There was little debate before the 173-3 vote. Only Rep. Tommy Benton, R-Jefferson, raised the point that the other people commemorated with statues on the grounds had either served as elected governors, senators or both.
The sponsor of House Bill 1080, Rep. Calvin Smyre, D-Columbus, said while King was never elected, he is the only Georgian to have a national holiday and one of two to have received a Nobel Peace Prize. The other Nobel laureate, former governor and president Jimmy Carter, already has his likeness on the grounds.
“This will be the most significant tribute paid to Dr. King since President Reagan signed the holiday into law because we will be honoring him in his home,” said Rep. Tyrone Brooks, D-Atlanta, and a one-time aide to King.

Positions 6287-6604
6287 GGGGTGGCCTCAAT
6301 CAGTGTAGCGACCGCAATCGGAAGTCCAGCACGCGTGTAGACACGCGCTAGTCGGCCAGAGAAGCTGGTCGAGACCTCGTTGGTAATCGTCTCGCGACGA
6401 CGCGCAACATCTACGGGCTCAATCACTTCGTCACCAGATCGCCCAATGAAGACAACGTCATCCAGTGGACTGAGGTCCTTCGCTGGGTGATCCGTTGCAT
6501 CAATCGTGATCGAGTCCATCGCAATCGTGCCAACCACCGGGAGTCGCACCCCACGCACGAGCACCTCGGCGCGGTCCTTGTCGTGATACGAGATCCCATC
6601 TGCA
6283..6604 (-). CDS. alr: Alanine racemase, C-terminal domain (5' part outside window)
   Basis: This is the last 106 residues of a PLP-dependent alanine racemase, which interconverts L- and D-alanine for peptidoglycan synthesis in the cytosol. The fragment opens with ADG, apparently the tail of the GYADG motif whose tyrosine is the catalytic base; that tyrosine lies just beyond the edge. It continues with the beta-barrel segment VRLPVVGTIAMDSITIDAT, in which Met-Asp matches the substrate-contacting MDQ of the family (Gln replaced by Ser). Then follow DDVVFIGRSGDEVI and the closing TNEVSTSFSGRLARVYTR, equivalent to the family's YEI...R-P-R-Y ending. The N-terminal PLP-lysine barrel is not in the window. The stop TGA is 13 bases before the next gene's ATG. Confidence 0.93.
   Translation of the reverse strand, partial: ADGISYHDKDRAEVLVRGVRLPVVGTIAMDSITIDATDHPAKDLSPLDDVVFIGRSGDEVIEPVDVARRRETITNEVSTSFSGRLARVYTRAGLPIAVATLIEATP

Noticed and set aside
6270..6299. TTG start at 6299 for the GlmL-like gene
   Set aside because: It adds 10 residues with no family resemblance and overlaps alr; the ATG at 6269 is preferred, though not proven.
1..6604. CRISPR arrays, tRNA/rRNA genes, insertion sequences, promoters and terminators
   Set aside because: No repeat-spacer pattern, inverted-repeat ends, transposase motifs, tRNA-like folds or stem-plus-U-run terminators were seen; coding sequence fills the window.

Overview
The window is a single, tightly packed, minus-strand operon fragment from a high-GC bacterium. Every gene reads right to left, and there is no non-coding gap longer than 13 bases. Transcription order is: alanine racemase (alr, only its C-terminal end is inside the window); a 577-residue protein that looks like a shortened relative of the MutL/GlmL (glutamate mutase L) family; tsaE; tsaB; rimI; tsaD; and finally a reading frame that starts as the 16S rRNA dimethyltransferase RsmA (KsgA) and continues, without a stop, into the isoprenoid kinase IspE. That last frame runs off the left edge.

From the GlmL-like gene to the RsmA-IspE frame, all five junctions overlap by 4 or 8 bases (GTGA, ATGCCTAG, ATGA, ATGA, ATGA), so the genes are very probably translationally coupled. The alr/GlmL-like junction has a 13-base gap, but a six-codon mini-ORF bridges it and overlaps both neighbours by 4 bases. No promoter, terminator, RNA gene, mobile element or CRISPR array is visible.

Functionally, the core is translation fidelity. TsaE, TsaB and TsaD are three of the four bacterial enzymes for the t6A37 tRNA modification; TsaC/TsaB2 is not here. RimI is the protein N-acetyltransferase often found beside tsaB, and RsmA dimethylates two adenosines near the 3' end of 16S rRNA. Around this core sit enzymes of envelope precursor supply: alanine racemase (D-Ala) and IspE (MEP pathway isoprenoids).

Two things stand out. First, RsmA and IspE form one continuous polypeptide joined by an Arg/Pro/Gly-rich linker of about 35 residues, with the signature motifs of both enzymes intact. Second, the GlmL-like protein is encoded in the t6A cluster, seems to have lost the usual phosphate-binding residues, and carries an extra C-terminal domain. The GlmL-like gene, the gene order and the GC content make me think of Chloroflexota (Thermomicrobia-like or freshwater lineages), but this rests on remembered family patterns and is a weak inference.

Majority Leader Larry O’Neal also called on his colleagues to support the measure as a credit to the whole state and a likely tourist attraction.
“Not only does it honor a truly great, great, great Georgian in his home state but it will become a shrine of achievement,” said O’Neal, R-Bonaire.
An hour earlier, the House split 138-37 to pass a separate bill putting the Ten Commandments on the Capitol grounds.
Both measures still require passage by the Senate and the governor’s signature to become law.